Today in the Catholic Church is the feast day of Josephine Margaret Bakhita, whose life story is truly an epic tale of upheaval, tragedy, danger, redemption, hope, forgiveness, and greatness. Despite the cruelty of her fellow men, she forgave them; despite the prejudices of her fellow men, she came to love them. She went from being a kidnapped slave girl in Sudan to a beloved saint and protectress in Schio, Vicenza, Italy. There were those who hated her and those who revered her during her life, but she is now fixed eternally as a canonized saint of the Catholic Church.
Her uncle was a tribal chief in the Darfur region of Sudan, but while still young she was captured by Arab slave traders and force-marched barefoot over 600 miles to a slave market in El Obeid. “For the next 12 years she would be bought, sold and given away over a dozen times. She spent so much time in captivity that she forgot her original name.” Her first owner, a rich Arab, was a good master until she broke a vase and was severely beaten and sold.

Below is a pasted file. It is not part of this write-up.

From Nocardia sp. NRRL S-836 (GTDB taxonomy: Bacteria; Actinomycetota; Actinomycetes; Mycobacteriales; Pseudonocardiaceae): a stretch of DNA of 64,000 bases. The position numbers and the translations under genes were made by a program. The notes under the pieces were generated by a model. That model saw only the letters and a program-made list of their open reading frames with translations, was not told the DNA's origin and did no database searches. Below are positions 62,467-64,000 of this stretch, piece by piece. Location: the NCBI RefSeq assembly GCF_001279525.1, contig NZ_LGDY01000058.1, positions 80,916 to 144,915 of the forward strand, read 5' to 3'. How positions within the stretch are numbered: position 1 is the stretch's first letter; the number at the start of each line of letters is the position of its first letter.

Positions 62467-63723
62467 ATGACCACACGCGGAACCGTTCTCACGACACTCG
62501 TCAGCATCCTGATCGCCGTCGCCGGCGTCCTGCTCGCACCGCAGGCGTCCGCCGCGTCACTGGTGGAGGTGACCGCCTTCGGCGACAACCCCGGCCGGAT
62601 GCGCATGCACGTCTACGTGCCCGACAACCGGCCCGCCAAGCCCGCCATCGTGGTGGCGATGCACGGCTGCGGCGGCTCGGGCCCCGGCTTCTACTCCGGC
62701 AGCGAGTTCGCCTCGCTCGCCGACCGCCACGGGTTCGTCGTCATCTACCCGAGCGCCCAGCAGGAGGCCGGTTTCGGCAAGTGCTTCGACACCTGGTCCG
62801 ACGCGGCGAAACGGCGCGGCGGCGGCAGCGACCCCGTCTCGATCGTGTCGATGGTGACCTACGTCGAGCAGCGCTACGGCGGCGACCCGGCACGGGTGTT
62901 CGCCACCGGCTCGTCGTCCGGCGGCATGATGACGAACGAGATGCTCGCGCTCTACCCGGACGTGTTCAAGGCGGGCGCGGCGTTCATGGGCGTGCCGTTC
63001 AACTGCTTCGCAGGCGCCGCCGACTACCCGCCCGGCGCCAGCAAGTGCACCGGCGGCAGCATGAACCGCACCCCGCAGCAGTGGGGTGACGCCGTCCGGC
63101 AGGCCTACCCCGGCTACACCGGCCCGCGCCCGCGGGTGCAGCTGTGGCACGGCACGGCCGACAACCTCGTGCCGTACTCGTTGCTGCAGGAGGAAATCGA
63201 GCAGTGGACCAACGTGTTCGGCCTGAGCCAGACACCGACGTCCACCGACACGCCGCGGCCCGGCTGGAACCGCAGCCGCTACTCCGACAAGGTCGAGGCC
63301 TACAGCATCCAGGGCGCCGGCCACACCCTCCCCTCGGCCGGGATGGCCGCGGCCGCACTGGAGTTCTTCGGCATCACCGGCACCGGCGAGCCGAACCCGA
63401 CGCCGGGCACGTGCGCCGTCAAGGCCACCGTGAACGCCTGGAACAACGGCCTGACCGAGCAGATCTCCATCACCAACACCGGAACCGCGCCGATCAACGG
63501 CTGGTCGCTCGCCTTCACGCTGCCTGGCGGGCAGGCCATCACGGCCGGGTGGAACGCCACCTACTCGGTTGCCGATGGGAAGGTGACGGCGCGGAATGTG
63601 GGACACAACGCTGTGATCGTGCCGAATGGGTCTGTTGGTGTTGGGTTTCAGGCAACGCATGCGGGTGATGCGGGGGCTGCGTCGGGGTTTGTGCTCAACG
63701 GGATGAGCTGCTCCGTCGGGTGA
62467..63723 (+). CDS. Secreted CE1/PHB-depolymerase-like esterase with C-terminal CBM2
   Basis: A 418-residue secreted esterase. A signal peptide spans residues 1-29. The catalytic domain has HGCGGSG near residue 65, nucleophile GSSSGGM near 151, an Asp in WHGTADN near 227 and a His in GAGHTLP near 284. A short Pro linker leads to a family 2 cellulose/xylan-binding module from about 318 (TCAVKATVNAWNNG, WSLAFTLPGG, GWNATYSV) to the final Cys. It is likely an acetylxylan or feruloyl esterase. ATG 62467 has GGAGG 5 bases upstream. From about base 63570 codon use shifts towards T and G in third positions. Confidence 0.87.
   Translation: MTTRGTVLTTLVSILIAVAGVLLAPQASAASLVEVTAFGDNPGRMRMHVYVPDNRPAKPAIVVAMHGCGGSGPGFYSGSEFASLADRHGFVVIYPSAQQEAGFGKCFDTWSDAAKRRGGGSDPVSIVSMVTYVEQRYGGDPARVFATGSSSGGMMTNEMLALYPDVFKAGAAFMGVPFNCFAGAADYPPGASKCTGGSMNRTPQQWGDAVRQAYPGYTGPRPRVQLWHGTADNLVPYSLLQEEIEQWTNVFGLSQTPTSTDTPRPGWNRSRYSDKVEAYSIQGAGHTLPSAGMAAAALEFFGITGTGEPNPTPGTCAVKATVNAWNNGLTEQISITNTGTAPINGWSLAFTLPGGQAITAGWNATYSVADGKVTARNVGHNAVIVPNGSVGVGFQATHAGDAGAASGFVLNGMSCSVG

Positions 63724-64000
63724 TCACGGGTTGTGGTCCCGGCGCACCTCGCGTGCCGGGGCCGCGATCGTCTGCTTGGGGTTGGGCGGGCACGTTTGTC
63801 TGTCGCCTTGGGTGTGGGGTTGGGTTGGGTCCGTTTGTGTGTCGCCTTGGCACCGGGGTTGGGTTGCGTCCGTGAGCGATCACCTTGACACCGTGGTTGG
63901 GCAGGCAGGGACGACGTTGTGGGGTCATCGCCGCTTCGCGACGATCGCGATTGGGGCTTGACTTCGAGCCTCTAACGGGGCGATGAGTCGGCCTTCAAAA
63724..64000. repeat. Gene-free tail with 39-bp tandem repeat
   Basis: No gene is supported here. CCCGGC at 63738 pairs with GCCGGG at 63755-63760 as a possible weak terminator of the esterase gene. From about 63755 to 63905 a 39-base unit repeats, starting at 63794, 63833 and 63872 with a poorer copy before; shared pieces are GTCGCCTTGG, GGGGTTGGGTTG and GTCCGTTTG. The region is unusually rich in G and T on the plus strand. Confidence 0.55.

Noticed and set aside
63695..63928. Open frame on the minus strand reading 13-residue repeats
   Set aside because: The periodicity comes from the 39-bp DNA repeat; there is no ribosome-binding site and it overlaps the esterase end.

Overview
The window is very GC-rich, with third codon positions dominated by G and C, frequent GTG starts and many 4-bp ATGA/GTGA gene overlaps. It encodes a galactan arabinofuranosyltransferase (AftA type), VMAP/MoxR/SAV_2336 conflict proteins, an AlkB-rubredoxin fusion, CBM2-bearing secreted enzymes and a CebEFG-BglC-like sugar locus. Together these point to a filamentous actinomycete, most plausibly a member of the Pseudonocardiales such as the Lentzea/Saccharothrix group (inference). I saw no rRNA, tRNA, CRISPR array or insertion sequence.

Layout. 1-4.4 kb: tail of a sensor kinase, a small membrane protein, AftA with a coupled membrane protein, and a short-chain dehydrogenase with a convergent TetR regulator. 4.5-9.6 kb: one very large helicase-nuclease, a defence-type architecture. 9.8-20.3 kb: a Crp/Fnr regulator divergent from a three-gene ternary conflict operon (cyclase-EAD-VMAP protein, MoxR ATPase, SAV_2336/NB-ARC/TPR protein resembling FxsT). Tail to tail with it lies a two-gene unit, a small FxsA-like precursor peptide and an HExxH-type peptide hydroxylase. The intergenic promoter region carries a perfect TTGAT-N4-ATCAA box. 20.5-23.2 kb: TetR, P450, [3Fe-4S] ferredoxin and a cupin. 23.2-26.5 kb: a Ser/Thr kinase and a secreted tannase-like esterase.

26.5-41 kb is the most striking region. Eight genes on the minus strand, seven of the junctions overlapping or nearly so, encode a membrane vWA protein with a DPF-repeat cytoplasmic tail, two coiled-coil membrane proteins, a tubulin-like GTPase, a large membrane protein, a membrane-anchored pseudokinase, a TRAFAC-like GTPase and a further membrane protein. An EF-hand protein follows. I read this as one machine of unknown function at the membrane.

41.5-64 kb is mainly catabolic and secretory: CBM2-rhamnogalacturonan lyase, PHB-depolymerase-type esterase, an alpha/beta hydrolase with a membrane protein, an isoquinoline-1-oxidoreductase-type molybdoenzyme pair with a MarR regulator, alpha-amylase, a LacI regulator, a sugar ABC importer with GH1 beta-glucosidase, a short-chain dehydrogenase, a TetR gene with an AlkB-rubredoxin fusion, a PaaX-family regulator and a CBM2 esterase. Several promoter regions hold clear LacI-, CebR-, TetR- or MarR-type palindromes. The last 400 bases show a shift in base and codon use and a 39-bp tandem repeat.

One mistress was a sadistic, evil woman. She beat Bakhita perpetually and “ordered her to be scarred. As her mistress watched, ready with a whip, another woman drew patterns on her skin with flour, then cut into her flesh with a blade. She rubbed the wounds with salt to make the scars permanent.”
Bakhita was eventually sold to an Italian Vice Consul and taken to Italy, where she was given to a family who temporarily placed her with the Canossian Sisters. Finally Bakhita was treated kindly and taught about God. An intervention from the superior of the institute for baptismal candidates among the Canossian sisters resulted in her being declared free by a court, and after she became Catholic she joined the Canossians.
”For the next 42 years of her life, she worked as a cook and a doorkeeper at the convent. She also traveled and visited other convents telling her story to other sisters and preparing them for work in Africa.
She was known for her gentle voice and smile. She was gentle and charismatic, and was often referred to lovingly as the ‘little brown sister’ or honorably as the ‘black mother.’
When speaking of her enslavement, she often professed she would thank her kidnappers. For had she not been kidnapped, she might never have come to know Jesus Christ and entered His Church.”
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